I planted 250 tulips that autumn and had many sleepless nights over the long, cold winter. I visualized endless channels of soil dug by voracious voles orchestrating fabulous bulb feasts. Nightmares about muted, muddy hues crept into my head. But, as the warmth of spring lured plants from their underground dormancy, the tulips grew very stately and tall. Their huge buttercup yellow bowls painted with scarlet-orange flames were so much more exquisite than I could ever have imagined. Their black interiors edged in gold made this cultivar especially captivating when backlit by the sun. The right color choice had been made and was evident by the photo snapping, finger-pointing drive-bys; smiling neighborhood walkers; and honking school bus drivers. Spring had arrived and it glowed opulent and orange.

Introduced in the US by John Scheepers back in 1951, Tulipa ‘Orange Bowl’

was my first Darwin hybrid. The following fall I planted T. ‘Daydream’ to fill in any gaps, since ‘Orange Bowl’ was unavailable. ‘Daydream’ proved to be just as magical with changing colors of soft apricot, warm orange and yellow, with an unexpected bonus – fragrance. They actually looked like creamsicles on sticks! Though the flowers were not as large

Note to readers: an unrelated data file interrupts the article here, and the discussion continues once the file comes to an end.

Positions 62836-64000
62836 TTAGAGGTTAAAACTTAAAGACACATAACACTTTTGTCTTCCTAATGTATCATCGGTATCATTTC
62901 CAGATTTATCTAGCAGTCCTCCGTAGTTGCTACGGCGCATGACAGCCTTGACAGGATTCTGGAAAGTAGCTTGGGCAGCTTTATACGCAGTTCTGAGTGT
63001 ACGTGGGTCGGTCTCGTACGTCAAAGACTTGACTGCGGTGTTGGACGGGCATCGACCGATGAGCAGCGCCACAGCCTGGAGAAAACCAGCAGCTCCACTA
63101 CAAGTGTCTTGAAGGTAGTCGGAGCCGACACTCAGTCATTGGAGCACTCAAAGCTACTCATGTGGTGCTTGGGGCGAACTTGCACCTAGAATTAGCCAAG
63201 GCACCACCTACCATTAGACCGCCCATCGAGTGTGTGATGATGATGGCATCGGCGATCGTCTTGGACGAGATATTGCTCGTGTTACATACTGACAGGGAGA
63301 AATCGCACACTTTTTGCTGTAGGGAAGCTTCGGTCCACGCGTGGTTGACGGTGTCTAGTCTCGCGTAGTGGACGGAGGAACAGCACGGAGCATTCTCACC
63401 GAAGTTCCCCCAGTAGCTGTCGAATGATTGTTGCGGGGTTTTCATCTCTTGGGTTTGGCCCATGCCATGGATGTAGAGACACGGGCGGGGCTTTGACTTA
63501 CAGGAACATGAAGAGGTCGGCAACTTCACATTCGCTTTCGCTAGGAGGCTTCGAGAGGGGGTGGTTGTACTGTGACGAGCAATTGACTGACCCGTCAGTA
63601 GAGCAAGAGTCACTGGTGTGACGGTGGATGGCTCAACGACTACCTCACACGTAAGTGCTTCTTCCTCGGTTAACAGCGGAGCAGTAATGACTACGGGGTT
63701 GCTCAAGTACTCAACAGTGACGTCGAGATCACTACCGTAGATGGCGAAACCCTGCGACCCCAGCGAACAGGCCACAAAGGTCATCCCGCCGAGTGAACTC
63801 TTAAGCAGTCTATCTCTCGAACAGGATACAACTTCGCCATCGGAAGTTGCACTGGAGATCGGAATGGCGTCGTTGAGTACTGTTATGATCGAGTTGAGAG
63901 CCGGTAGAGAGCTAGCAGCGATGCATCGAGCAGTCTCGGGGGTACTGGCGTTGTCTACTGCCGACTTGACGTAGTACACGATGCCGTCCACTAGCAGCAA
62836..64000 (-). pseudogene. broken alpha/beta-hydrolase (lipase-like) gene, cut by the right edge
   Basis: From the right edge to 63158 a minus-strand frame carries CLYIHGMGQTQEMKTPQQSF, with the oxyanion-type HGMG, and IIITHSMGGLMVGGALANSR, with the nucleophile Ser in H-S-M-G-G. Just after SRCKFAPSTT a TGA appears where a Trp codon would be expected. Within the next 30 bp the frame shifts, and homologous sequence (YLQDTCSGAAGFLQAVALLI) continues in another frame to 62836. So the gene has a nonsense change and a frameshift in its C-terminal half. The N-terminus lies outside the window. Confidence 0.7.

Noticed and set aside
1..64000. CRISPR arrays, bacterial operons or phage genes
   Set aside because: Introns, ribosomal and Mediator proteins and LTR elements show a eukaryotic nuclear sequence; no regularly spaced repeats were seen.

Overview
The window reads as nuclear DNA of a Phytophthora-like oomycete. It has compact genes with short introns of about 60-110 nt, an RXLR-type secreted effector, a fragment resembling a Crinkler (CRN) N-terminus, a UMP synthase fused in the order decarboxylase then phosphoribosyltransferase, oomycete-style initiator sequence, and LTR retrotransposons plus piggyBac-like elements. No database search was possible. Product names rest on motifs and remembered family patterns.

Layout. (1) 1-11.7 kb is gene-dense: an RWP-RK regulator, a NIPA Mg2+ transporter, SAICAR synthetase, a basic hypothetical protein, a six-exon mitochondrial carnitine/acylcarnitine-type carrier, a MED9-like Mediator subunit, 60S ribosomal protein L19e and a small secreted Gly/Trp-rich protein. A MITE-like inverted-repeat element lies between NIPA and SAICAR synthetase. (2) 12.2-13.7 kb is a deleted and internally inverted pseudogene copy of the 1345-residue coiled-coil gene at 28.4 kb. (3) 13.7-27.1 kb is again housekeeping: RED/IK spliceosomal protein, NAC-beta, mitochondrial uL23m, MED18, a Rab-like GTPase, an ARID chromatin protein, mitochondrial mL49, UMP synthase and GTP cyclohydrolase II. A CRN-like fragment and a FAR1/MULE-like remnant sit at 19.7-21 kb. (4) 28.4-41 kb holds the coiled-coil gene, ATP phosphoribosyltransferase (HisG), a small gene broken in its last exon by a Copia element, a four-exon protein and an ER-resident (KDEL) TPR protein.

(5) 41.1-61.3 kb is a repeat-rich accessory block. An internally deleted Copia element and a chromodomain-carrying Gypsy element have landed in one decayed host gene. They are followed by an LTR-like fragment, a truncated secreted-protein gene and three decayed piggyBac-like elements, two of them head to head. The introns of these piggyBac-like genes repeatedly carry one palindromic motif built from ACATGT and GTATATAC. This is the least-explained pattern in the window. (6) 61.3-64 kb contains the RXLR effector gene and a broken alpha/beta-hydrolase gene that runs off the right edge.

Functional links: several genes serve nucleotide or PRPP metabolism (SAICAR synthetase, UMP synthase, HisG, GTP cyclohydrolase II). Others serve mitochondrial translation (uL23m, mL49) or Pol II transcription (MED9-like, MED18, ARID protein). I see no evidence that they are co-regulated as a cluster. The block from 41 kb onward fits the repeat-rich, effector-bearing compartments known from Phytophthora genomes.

as ‘Orange Bowl’, they complimented each other perfectly. I also spiced things up with lily flowering T. ‘Ballerina.’ This award winner glows with

marigold-orange petals highlighted with scarlet flames. Feathered

lemon-yellow edges top off each petal. Fully open, ‘Ballerina’ flaunts a red interior and has a citrus-like fragrance. (See chart below for a list of popular orange tulips)

I used several tactics to encourage my tulips to perennialize. Before planting, I selected areas in my garden where soil had been amended with organic matter and drainage was good. I tried not to plant in areas where I grow annuals, since the annuals need irrigation all season and the bulbs prefer a drier soil. I planted my bulbs deep (8 to 12” using a power drill and bulb auger) to buffer them from severe weather and also to deter rodents. Depending on the size of the beds, viewing distance and overall scale of trees and shrubs, I grouped 10-20 bulbs together for optimum impact.

Although soil and drainage are critical to perennialization of tulips, I also followed a rigid schedule for fertilization. Recommendations from John Scheepers, one of the oldest and most prestigious flower bulb importers, include top-dressing both new and mature flower bulb plantings three times a year. Use a granular time release 4-10-6 fertilizer. Start in the early spring

when foliage first pokes through the soil, then fertilize again in the late spring or early summer just before the flowers start to die back. Finally, fertilize again in the fall to develop a healthy root system. Broadcast at a rate of one heaping teaspoon per bulb or as directed on the package. After planting new bulbs, gently tap down the soil, then top dress with fertilizer. Be sure to water plantings gently if no rain is expected within a week. Nutrients will be released slowly over time. Do not add fertilizer to the bottom of the planting hole. Fertilizer can burn the roots and cause stunted growth resulting in few or no flowers.